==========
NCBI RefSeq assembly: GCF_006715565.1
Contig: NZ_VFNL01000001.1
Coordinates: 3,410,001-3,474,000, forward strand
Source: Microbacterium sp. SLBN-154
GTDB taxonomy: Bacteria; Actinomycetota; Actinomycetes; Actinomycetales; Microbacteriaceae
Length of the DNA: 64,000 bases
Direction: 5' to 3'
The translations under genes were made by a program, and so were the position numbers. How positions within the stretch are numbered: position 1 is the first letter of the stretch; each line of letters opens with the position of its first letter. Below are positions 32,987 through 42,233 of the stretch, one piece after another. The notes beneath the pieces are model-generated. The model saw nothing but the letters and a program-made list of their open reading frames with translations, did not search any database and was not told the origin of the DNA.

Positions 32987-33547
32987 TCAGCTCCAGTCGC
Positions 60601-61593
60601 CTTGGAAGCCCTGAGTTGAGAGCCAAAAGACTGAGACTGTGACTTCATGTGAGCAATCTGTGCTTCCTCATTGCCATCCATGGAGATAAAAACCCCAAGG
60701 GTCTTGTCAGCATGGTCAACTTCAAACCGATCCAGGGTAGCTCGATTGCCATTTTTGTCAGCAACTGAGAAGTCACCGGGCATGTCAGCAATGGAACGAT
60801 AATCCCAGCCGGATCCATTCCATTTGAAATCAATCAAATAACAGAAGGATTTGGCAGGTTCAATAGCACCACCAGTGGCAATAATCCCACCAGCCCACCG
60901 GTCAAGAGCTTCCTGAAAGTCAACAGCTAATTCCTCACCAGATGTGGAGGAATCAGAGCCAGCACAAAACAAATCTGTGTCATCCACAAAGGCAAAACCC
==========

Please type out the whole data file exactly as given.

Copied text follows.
NCBI RefSeq assembly: GCF_006715565.1
Contig: NZ_VFNL01000001.1
Coordinates: 3,410,001-3,474,000, forward strand
Source: Microbacterium sp. SLBN-154
GTDB taxonomy: Bacteria; Actinomycetota; Actinomycetes; Actinomycetales; Microbacteriaceae
Length of the DNA: 64,000 bases
Direction: 5' to 3'
The translations under genes were made by a program, and so were the position numbers. How positions within the stretch are numbered: position 1 is the first letter of the stretch; each line of letters opens with the position of its first letter. Below are positions 32,987 through 42,233 of the stretch, one piece after another. The notes beneath the pieces are model-generated. The model saw nothing but the letters and a program-made list of their open reading frames with translations, did not search any database and was not told the origin of the DNA.

Positions 32987-33547
32987 TCAGCTCCAGTCGC
Positions 60601-61593
60601 CTTGGAAGCCCTGAGTTGAGAGCCAAAAGACTGAGACTGTGACTTCATGTGAGCAATCTGTGCTTCCTCATTGCCATCCATGGAGATAAAAACCCCAAGG
60701 GTCTTGTCAGCATGGTCAACTTCAAACCGATCCAGGGTAGCTCGATTGCCATTTTTGTCAGCAACTGAGAAGTCACCGGGCATGTCAGCAATGGAACGAT
60801 AATCCCAGCCGGATCCATTCCATTTGAAATCAATCAAATAACAGAAGGATTTGGCAGGTTCAATAGCACCACCAGTGGCAATAATCCCACCAGCCCACCG
60901 GTCAAGAGCTTCCTGAAAGTCAACAGCTAATTCCTCACCAGATGTGGAGGAATCAGAGCCAGCACAAAACAAATCTGTGTCATCCACAAAGGCAAAACCC